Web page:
Denon HEOS AVR A/V Receiver Review HEOS Subwoofer

Denon HEOS Subwoofer


Denon’s HEOS Subwoofer stays true to the HEOS ethos both cosmetically and functionally. This is a sub without a wired analog input, connecting exclusively through the network, either Ethernet or Wi-Fi. It can be used to add bass support to any HEOS wireless speakers, including the HEOS Bar soundbar, and can be used with the HEOS Amp and Link modules as well as with the HEOS AVR.

The sub is the size and shape of a desktop PC and can be placed vertically or horizontally. Behind a fabric-covered grille is a pair of 5.25-inch drivers; there’s also a port on the cabinet’s back panel. Aside from the HEOS-style volume and mute buttons on top, the LED stripe at bottom, and the necessary connect and reset buttons on back, it takes its crossover and system-volume settings from the HEOS App. It doesn’t have a line or LFE input—just Ethernet and the setup-related aux jack. It does have a USB jack, and it’s not just for manual firmware updates. As with other HEOS speakers, it also feeds the entire HEOS ecosystem (not just the sub) with music from a USB drive.


I auditioned the HEOS Subwoofer along with the HEOS AVR. I also created a special drumcentric playlist to compare it with my reference sub, the Paradigm Seismic 110. The tracks were Led Zeppelin’s “Moby Dick” from Led Zeppelin II, a vehicle for John Bonham’s drum solo; The Who’s medley of “My Generation” and various Tommy excerpts on Live at Leeds, with Keith Moon in his prime; the Dave Brubeck Quartet’s “Take Five” from Time Out, with Joe Morello’s memorable solo; and (you guessed it) the Beatles’ “The End” from Abbey Road, with Ringo Starr’s perfect blend of taste and power. Zep and Brubeck were FLAC 96/24 files, while the others were ALAC ripped from CD. The HEOS AVR accessed the playlist on the PC through the network.

Let me state up front that it was never a fair fight. The HEOS Subwoofer’s two 5.25-inch drivers were outclassed by the Paradigm’s 10-inch beastie. The Paradigm is $1,650 worth of sub; the Denon is $599. And the Paradigm is my reference sub and everyday companion, so it’s my definition of normal. Inevitably, it woofed lower and cleaner, with deeper thuds for Bonham’s mighty bass drum and toms, as well as a more natural decay for Morello’s.


The switch to the HEOS Subwoofer was either a step down or a step sideways, depending on the selection. It offered enough weight and discipline to make Ringo sound right. In the Who track—ripped from a CD with drums and bass a little understated—it extracted enough low-frequency action to suggest the dynamism of rock’s most volcanic rhythm section. In the Brubeck, it did a good job of delivering the often muted string bass, though the echoes of the bass-drum hits shortened noticeably. And in the Zep, Denon’s network sub turned the aggressively recorded drums to mud, lagging way behind the nimbler, and almost certainly lower-latency, hardwired Paradigm.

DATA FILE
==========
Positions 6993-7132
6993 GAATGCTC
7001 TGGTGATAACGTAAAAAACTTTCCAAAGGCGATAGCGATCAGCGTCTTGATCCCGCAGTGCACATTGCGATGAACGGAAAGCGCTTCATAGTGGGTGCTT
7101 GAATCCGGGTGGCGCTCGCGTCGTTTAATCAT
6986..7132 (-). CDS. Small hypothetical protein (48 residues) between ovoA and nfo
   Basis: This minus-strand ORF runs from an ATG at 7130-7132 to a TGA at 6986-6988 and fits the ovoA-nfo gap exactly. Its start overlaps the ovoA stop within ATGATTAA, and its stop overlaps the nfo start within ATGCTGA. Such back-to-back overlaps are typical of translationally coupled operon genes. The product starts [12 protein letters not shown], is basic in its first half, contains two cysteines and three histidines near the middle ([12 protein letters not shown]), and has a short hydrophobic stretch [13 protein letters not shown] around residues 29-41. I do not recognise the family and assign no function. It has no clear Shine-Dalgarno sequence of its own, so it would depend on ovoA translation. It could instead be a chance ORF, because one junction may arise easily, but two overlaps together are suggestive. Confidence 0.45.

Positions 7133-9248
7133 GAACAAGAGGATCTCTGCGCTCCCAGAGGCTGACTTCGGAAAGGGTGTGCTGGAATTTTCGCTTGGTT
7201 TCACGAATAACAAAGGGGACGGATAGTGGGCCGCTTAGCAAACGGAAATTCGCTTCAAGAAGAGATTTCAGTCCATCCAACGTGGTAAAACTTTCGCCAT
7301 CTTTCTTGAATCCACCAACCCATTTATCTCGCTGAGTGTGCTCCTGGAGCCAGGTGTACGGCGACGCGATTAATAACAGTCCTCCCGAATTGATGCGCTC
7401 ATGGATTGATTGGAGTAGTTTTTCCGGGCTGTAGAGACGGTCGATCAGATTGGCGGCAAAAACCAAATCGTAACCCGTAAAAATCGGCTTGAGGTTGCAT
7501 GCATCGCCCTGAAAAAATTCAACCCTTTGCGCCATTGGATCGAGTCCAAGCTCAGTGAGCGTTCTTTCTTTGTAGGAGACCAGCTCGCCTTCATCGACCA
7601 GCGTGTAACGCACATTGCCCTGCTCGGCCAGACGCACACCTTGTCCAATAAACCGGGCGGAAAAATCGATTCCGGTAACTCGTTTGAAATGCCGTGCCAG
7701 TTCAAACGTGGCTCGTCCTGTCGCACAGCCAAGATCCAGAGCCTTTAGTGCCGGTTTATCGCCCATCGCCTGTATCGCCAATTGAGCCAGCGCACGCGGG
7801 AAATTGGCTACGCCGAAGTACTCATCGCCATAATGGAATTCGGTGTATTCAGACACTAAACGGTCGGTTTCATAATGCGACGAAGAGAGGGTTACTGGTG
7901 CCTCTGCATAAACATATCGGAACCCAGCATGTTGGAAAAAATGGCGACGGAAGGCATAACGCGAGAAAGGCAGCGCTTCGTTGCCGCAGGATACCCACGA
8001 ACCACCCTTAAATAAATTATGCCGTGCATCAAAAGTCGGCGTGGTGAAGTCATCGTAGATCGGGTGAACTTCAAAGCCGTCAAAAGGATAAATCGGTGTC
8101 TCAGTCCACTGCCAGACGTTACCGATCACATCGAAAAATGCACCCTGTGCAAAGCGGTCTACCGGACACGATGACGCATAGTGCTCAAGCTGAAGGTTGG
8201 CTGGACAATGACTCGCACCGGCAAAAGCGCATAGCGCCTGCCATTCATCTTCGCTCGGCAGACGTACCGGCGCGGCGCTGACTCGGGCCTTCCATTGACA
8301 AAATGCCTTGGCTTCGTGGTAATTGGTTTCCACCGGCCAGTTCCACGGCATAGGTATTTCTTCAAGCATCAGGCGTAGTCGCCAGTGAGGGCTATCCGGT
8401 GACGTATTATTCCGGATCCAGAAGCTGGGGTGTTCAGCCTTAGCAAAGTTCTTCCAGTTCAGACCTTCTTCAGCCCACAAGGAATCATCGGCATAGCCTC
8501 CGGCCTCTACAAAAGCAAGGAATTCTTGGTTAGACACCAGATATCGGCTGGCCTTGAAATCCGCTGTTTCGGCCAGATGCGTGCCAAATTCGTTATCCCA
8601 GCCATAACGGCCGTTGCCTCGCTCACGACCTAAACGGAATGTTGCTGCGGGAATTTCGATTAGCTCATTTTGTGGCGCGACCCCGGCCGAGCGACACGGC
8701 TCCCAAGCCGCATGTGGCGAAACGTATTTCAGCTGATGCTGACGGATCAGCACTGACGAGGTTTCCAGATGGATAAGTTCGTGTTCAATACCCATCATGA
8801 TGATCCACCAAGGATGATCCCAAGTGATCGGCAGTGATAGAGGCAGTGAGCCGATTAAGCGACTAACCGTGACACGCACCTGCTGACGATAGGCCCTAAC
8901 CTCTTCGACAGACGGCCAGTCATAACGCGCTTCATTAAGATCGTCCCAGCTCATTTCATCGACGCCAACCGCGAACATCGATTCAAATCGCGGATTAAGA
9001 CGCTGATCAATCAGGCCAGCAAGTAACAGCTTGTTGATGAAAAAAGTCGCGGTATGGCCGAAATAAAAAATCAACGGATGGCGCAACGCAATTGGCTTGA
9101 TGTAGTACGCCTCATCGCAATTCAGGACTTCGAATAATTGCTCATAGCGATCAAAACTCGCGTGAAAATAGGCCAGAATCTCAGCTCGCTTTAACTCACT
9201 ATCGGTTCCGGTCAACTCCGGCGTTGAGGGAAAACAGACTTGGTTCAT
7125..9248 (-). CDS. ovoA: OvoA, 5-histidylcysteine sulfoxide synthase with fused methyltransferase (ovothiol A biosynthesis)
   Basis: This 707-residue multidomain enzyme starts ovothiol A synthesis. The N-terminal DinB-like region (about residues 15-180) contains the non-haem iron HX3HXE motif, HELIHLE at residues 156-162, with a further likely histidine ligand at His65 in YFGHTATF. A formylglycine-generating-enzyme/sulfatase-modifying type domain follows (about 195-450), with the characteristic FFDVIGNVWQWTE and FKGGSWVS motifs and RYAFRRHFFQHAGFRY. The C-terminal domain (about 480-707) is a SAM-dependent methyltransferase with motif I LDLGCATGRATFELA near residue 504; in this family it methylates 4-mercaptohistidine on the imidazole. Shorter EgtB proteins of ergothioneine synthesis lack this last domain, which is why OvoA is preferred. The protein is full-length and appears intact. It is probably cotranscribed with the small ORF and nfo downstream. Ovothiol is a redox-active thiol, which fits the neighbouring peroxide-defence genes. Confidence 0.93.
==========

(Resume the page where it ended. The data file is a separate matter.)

The question, however, is not whether you want to buy a $1,650 Paradigm sub to go with the $999 Denon HEOS AVR. The question is whether the HEOS Subwoofer mates well with the kind of compact speakers you’re likely to use with the HEOS AVR. And the answer is that it’s a good sub, but—compared with other $600-and-under subs in our Top Picks—not a great one. My experience suggests you’ll do better with a well-reviewed wired sub (perhaps with a wireless kit option) at that price or even below; budget models from reliable brands like HSU Research, SVS, and RSL come to mind. Still, the HEOS Subwoofer is the only sub that mates wirelessly with a HEOS system, which may include a HEOS AVR, or perhaps a pair of mated HEOS standalone speakers that require real bass reinforcement. And for that application, good may be good enough.—MF

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mars2k's picture

Interesting product. Focusing on your system crash makes me think this first iteration lacks processing power for it's operating system. I too have considerable media on file. Choking while parsing an index of files shouldn't be happening in today's computing climate. The quirks you experienced are all about processing power, memory and of course system software (or firmware for the literal minded).
The notion that I should divvy up my multi tera media library and spread it around in a collection of smaller usb drives makes things harder and more confusing not easier and more fun.
Never mind having an bunch of expensive fragile hi end thumb drives sticking out the back of a bunch of speakers scattered around the room. I wonder how pretty that would be.
Denon, better chips,and better programing please.